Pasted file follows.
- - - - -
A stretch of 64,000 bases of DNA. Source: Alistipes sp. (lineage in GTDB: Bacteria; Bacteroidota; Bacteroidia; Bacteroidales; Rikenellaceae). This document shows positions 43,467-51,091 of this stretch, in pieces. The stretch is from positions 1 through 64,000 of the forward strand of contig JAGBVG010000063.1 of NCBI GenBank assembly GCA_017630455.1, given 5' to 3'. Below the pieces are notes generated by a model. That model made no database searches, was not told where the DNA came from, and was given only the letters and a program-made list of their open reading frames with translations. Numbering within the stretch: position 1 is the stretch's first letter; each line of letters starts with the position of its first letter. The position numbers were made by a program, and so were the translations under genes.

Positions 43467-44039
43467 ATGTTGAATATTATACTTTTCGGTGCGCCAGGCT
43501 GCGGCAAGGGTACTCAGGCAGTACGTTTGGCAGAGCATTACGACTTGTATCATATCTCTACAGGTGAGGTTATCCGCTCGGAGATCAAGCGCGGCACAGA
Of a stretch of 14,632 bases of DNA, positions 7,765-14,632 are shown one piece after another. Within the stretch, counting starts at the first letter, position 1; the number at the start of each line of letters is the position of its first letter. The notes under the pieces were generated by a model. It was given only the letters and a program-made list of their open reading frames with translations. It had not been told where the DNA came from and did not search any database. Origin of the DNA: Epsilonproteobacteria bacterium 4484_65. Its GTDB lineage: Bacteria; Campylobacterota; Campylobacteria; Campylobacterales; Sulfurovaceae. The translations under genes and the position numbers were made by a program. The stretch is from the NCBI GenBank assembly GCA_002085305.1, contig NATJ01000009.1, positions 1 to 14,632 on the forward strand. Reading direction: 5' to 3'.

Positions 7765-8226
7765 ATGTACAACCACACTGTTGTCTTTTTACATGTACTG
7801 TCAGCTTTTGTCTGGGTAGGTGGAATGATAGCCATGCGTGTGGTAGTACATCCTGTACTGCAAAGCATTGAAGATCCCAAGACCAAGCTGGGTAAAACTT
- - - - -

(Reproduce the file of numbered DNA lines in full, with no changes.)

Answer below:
A stretch of 64,000 bases of DNA. Source: Alistipes sp. (lineage in GTDB: Bacteria; Bacteroidota; Bacteroidia; Bacteroidales; Rikenellaceae). This document shows positions 43,467-51,091 of this stretch, in pieces. The stretch is from positions 1 through 64,000 of the forward strand of contig JAGBVG010000063.1 of NCBI GenBank assembly GCA_017630455.1, given 5' to 3'. Below the pieces are notes generated by a model. That model made no database searches, was not told where the DNA came from, and was given only the letters and a program-made list of their open reading frames with translations. Numbering within the stretch: position 1 is the stretch's first letter; each line of letters starts with the position of its first letter. The position numbers were made by a program, and so were the translations under genes.

Positions 43467-44039
43467 ATGTTGAATATTATACTTTTCGGTGCGCCAGGCT
43501 GCGGCAAGGGTACTCAGGCAGTACGTTTGGCAGAGCATTACGACTTGTATCATATCTCTACAGGTGAGGTTATCCGCTCGGAGATCAAGCGCGGCACAGA
Of a stretch of 14,632 bases of DNA, positions 7,765-14,632 are shown one piece after another. Within the stretch, counting starts at the first letter, position 1; the number at the start of each line of letters is the position of its first letter. The notes under the pieces were generated by a model. It was given only the letters and a program-made list of their open reading frames with translations. It had not been told where the DNA came from and did not search any database. Origin of the DNA: Epsilonproteobacteria bacterium 4484_65. Its GTDB lineage: Bacteria; Campylobacterota; Campylobacteria; Campylobacterales; Sulfurovaceae. The translations under genes and the position numbers were made by a program. The stretch is from the NCBI GenBank assembly GCA_002085305.1, contig NATJ01000009.1, positions 1 to 14,632 on the forward strand. Reading direction: 5' to 3'.

Positions 7765-8226
7765 ATGTACAACCACACTGTTGTCTTTTTACATGTACTG
7801 TCAGCTTTTGTCTGGGTAGGTGGAATGATAGCCATGCGTGTGGTAGTACATCCTGTACTGCAAAGCATTGAAGATCCCAAGACCAAGCTGGGTAAAACTT